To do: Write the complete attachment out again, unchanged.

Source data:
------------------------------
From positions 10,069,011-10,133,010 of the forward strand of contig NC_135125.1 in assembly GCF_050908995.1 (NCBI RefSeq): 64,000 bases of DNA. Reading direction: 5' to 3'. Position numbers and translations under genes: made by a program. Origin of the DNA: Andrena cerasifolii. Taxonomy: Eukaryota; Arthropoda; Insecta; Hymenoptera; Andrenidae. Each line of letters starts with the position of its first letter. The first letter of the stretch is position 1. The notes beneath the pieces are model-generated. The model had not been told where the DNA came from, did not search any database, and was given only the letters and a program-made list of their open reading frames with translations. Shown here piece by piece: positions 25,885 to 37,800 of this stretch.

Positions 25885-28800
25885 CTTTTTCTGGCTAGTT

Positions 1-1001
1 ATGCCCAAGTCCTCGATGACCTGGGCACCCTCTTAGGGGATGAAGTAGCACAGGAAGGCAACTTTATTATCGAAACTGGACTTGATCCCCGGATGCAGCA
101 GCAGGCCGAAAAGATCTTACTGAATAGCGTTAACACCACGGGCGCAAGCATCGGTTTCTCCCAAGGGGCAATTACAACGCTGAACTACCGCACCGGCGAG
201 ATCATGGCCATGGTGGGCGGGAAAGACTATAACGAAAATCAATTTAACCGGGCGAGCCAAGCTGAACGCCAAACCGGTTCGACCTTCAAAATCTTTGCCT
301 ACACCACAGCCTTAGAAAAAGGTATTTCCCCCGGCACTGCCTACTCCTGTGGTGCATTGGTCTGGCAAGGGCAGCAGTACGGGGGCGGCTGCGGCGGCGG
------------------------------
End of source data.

From positions 10,069,011-10,133,010 of the forward strand of contig NC_135125.1 in assembly GCF_050908995.1 (NCBI RefSeq): 64,000 bases of DNA. Reading direction: 5' to 3'. Position numbers and translations under genes: made by a program. Origin of the DNA: Andrena cerasifolii. Taxonomy: Eukaryota; Arthropoda; Insecta; Hymenoptera; Andrenidae. Each line of letters starts with the position of its first letter. The first letter of the stretch is position 1. The notes beneath the pieces are model-generated. The model had not been told where the DNA came from, did not search any database, and was given only the letters and a program-made list of their open reading frames with translations. Shown here piece by piece: positions 25,885 to 37,800 of this stretch.

Positions 25885-28800
25885 CTTTTTCTGGCTAGTT

Positions 1-1001
1 ATGCCCAAGTCCTCGATGACCTGGGCACCCTCTTAGGGGATGAAGTAGCACAGGAAGGCAACTTTATTATCGAAACTGGACTTGATCCCCGGATGCAGCA
101 GCAGGCCGAAAAGATCTTACTGAATAGCGTTAACACCACGGGCGCAAGCATCGGTTTCTCCCAAGGGGCAATTACAACGCTGAACTACCGCACCGGCGAG
201 ATCATGGCCATGGTGGGCGGGAAAGACTATAACGAAAATCAATTTAACCGGGCGAGCCAAGCTGAACGCCAAACCGGTTCGACCTTCAAAATCTTTGCCT
301 ACACCACAGCCTTAGAAAAAGGTATTTCCCCCGGCACTGCCTACTCCTGTGGTGCATTGGTCTGGCAAGGGCAGCAGTACGGGGGCGGCTGCGGCGGCGG